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Autumn 2012 / Issue 173

hali 173

Autumn 2012
Issue 173

Update from CDA 2013, antique Chinese Carpets from Gallery Moshe Tabibnia, Bonhams cut back on activity. 18th century Ottoman embroidered silk decorate a castle in Saxony, and tribal garments protect from evil spirits in Qaraqalpak culture. We look into the silk of the Safavid period, Chinese costumes and an exhibition of Ming and Qing imperial carpets preserved in Beijing's Forbidden City.

Also featuring an exhibition of Flying Carpets from Rome and from APG, a Louis XIII Savonnerie carpet fetches more than $2mil.

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hali 173 contents hali 173 editorial

Frontlines

Letters: The travails of an embargoed Baluch, putting a fragment in its place

News: The Powerhouse Museum in Sydney receives 127 Yomut weavings; Caskey-Lees and Bonhams cut back on current activity; James Mellaart and Nunzio Crisa remembered; CDA 2013

Profile: Monique Levi-Strauss, doyenne of ‘Cachemire’, talks to Judy Wentworth to mark the publication of the definitive work on French shawls

Postcard: Soheila Shayegan and friends follow Shah Abbas’ footsteps in quest of the minimalist oelims of Hezar-Jerib in north Persia

From the Archive: Acclaimed ethnographic photographer Josephine Powell’s work remembered in a special exhibition at Koc University in Istanbul

Forum: Red and yellow in antique Chinese carpets — the Sappanwood story, as revealed by three Italian scientists working with Gallery Moshe Tabibnia in Milan

Features

From Revolution to Revelation  Sophie Markariou 

Curator’s choice marking the grand reopening of the Islamic art galleries at the Louvre in Paris

Rhapsodies in Blue  Christian Erber

Turkish connections —or how 18th century Ottoman embroidered silk wall panels came to decorate the Blue Drawing Room of Wildenfels Castle in Saxony

Outwitting the Evil Eye: The Qaraqalpak Kiymeshek  David & Sue Richardson

A unique garment that afforded tribal women protection against malevolent spirits is explained by the authors of a major new book on Oaraqalpaq material culture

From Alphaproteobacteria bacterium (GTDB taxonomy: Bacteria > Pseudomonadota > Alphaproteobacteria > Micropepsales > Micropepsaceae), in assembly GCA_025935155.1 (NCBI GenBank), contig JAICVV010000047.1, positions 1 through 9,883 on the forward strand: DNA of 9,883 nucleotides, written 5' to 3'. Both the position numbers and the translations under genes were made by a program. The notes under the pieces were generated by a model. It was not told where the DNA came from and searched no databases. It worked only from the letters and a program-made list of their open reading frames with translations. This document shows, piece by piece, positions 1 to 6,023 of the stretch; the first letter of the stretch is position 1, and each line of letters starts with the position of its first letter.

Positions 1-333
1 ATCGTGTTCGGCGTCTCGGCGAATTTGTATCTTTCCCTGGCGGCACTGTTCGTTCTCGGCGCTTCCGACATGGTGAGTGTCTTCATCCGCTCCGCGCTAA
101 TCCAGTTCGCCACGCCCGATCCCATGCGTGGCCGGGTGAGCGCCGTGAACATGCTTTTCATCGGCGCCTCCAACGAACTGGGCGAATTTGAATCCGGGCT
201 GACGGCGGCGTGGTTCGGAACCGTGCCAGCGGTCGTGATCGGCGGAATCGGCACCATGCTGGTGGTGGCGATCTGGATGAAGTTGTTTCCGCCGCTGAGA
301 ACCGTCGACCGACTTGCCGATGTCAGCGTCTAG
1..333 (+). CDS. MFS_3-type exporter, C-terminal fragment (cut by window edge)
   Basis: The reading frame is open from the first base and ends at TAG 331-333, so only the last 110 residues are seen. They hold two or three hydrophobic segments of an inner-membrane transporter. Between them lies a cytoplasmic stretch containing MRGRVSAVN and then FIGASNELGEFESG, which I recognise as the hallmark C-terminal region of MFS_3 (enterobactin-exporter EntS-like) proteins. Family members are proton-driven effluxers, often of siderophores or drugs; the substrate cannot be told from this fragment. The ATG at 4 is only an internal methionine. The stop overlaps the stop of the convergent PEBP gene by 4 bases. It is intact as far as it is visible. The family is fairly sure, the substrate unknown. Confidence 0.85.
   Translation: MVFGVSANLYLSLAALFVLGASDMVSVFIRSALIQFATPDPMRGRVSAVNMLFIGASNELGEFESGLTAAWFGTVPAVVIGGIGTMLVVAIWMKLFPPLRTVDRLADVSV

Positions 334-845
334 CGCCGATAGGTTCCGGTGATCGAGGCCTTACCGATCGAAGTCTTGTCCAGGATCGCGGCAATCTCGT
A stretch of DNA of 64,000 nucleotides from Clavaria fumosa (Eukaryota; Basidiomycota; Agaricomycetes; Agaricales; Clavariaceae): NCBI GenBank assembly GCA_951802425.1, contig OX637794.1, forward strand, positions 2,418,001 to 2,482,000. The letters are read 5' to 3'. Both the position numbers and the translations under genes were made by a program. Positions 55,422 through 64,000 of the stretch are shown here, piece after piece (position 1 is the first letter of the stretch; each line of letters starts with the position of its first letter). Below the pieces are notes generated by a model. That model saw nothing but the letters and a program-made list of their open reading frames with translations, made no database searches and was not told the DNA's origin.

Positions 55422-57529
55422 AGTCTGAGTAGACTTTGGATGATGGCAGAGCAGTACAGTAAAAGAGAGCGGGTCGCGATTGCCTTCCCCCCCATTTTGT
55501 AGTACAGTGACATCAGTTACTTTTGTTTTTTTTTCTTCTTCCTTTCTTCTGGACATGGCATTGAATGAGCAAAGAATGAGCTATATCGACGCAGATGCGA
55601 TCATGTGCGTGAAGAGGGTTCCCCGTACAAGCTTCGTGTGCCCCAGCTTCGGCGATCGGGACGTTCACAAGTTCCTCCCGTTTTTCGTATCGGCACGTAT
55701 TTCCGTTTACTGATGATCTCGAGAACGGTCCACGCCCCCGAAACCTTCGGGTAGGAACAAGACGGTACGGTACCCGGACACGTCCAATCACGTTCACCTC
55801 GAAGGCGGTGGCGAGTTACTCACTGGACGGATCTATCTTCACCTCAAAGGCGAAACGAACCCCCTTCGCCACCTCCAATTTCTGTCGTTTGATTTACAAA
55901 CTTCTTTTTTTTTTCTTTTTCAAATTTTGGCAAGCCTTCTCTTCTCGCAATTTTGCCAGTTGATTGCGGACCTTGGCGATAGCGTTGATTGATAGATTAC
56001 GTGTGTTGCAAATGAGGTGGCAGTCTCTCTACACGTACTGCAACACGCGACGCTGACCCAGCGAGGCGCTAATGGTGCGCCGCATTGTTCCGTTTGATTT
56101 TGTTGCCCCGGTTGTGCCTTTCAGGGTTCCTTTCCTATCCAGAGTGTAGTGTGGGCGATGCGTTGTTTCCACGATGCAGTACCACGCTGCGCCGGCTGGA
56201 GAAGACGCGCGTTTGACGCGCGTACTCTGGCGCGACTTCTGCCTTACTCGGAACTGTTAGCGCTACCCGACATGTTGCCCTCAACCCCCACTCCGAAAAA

Narrative Threads  Ashley Dimmig

The exquisite figurative silks of Persia’s Safavid period give us a window into the courts and cultures of the Shahs, according to the winner of the Godfrey Goodwin Award

Status Signals  Arthur Leeper

Emblems of Empire by John Vollmer and Jacqueline Simcox, based on the MacTaggart Art Collection at the University of Alberta — the best-informed overview yet published of Chinese court costume

Forgotten Carpets of the Forbidden City  Michael Franses

The Ming and Oing imperial carpets preserved in Beijing’s Forbidden City, lost from view for almost a century, have recently been published by the Palace Museum

Context

Exhibitions: ‘The Mae Festa Textile Collection’ for sale by Peter Pap at the NewYork Design Center; ‘Beyond Brazil — the Johann Natterer Collection’ at the Ethnographic Museum in Vienna; ‘Flying Carpets’ at the French Academy’s Villa Medici in Rome; ‘Reflections of Silk’ — Nasrid textiles at the Lazaro Galdiano Museum in Madrid and the Alhambra Museum in Granada

Calendar: Auctions, exhibitions, fairs and conferences worldwide

Auction Price Guide: A unique Louis XIII period Savonnerie carpet fetches a seven figure sum in Paris, plus a roundup of Oriental and European carpets and textiles under the hammer in London, New York, Los Angeles, Wiesbaden, Stuttgart and Pans

Books: Impressions of Ottoman Culture in Europe: 1453-7699 by Nurhan Atasoy and Lale Uruc; The Colors of my Dreams: early kilims from Anatolia by Harry Koll and Sabine Steinbock

Parting Shots: From Connecticut, Aschach an der Donau, Sartirana and London

Last Page: An early 17th century oil painting of ambassadors being received in the Moscow Kremlin at the court of the Russian Tsar ‘False Dmitry l’, from the collection of the Hungarian National Museum, shows an abundance of more or less familiar Anatolian carpet types

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